Does a prison’s failure to regard atheism as a “religious preference” violate the Constitution?
That’s the question raised by a former Missouri prisoner, who contended the failure of the Missouri Department of Corrections (MDOC) to list “atheist” on prison intake forms violated his First Amendment rights.
The case was filed in federal court in Kansas City more than four-and-a-half years ago by Randall Jackson, a persistent DWI (Driving While Intoxicated) offender who served prison terms from 2006-08 and again from 2010-2014.
Jackson argued that MDOC’s failure to list “atheist” on intake forms was a substantial burden on his ability to exercise his religion. He also argued that the prison system violated his rights by conditioning early prisoner release on inmates’ participation in Alcoholics Anonymous-type programs, which require belief in a higher power.
U.S. District Judge Fernando Gaitan Jr. dismissed Jackson’s lawsuit not long after he filed it. But in 2014, the 8th U.S. Circuit Court of Appeals reinstated it and Jackson later amended it as a class action on behalf of all inmates “who do not believe in a god.”
In the lawsuit’s latest twist, Gaitan ruled this week that the case is moot because Jackson has served his prison sentence and is no longer incarcerated. And he found that Jackson had failed to demonstrate MDOC’s failure to include “atheist” on intake forms had substantially burdened his practice of religion.
“Where, as here, plaintiff has testified that he needs no accommodations in order to practice his belief or religion, there is no evidence that the defendants have attempted to advance one belief system over another,” Gaitan wrote in his 40-page order.
Gaitan said that the intake sheets, rather than favoring one religion over another, merely seek to accommodate prisoners holding religious beliefs, as required under the Constitution.
Jackson’s case remains alive, however. Gaitan said that questions remained as to whether he “was given a sufficient opportunity to have a secular alternative accommodation which could reasonably lead to graduation from the MDOC substance abuse program.”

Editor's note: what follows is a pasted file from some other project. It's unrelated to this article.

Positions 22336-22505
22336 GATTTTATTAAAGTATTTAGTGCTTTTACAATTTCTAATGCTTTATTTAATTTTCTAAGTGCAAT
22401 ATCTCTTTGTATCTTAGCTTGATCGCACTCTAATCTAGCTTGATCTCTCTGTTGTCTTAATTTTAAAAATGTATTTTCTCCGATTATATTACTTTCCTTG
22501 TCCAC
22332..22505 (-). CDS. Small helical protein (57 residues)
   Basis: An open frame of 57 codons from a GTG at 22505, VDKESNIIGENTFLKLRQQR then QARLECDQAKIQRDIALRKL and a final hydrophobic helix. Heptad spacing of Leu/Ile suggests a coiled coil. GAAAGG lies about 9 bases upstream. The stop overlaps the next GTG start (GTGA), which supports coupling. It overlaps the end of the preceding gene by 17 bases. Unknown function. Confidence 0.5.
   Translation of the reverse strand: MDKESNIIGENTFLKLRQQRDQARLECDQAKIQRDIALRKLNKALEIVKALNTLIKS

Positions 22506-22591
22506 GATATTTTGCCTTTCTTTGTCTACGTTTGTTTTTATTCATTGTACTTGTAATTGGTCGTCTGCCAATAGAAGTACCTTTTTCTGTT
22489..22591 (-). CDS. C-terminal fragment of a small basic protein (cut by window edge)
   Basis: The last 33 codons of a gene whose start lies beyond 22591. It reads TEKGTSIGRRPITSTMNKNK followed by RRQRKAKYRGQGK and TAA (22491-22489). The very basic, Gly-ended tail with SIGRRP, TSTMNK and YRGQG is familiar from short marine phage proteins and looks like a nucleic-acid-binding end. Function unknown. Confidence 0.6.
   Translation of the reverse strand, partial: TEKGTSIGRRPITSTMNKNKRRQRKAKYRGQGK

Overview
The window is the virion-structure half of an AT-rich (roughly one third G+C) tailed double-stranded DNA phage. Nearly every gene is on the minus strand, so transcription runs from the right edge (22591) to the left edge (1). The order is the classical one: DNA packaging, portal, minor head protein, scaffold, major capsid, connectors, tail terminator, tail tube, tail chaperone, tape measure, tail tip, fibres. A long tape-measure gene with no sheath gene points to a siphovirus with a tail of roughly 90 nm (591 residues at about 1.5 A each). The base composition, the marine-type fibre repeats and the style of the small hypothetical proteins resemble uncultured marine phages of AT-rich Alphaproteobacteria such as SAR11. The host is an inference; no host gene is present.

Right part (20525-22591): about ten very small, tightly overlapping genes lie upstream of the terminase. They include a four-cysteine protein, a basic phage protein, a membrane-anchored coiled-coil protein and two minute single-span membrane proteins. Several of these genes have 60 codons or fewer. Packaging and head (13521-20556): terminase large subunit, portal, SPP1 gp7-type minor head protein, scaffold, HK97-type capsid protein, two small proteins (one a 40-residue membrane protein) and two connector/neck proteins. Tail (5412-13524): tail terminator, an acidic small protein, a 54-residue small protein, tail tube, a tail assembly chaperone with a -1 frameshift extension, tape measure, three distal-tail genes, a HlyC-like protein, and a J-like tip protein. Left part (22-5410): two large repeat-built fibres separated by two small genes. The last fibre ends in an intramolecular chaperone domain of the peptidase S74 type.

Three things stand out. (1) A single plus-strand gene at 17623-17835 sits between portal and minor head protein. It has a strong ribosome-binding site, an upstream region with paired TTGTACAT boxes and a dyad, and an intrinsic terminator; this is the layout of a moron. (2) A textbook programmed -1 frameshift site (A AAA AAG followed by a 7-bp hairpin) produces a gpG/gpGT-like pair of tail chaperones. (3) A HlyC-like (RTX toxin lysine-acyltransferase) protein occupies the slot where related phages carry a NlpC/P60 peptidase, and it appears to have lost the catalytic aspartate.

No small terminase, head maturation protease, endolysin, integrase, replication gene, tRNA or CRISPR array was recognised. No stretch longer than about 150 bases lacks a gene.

“There’s still going to be a trial of some sort, either in front of the judge or in front of a jury as to whether or not the rehabilitation programs violated his First Amendment rights,” Jackson’s attorney, Christopher Hoffman of St. Louis, said in a phone interview. "As the judge acknowledged in his order, leading mental health professionals, even in the department of corrections, do not believe in the central tenets of AA and similar 12-step programs.”
Hoffman also said he plans to file a motion next week to have the case certified as a class action.
“This is not just relevant to people who are atheists,” Hoffman said. “It’s relevant to anybody who has a substance abuse problem and who may find themselves in the custody of the Missouri Department of Corrections and seeks a scientifically based drug rehabilitation program.”
David Owen, a spokesman for the MDOC, said the department does not comment on pending litigation.
Sam Grover, a staff attorney with the Freedom from Religion Foundation in Madison, Wisconsin, said that most federal courts that have ruled on the matter have found that Alcoholics Anonymous is a religious program that invokes a higher power, “and in that sense one can’t be forced to participate.”
“The government needs to provide a secular alternative,” he said.
Grover’s organization, which promotes the separation of church and state, filed a case similar to Jackson’s in 2000, arguing that a taxpayer-funded faith-based treatment program in Wisconsin was unconstitutional. A federal appeals court, however, rejected the foundation's argument and upheld the program’s constitutionality.
In an email, Grover noted that while Gaitan found that Jackson is no longer in a position to challenge MDOC’s practices because he’s out of prison, that doesn’t mean the practices are legal.
Grover said other state corrections departments have begun to include nonreligious identification options. He pointed to a 2015 settlement in which the Federal Bureau of Prisons recognized “humanism” as a religious identification. And the Virginia Department of Corrections, he said, recently adopted a similar policy.
“Unfortunately religious promotion within state prisons is all too common and goes largely unchecked,” Grover said. “The power dynamic between prison officials and inmates makes it easy for inmates to be coerced into participating in religious programing that does not conform with their personal religious or nonreligious beliefs.”
Dan Margolies, editor of the Heartland Health Monitor team, is based at KCUR. You can reach him on Twitter @DanMargolies.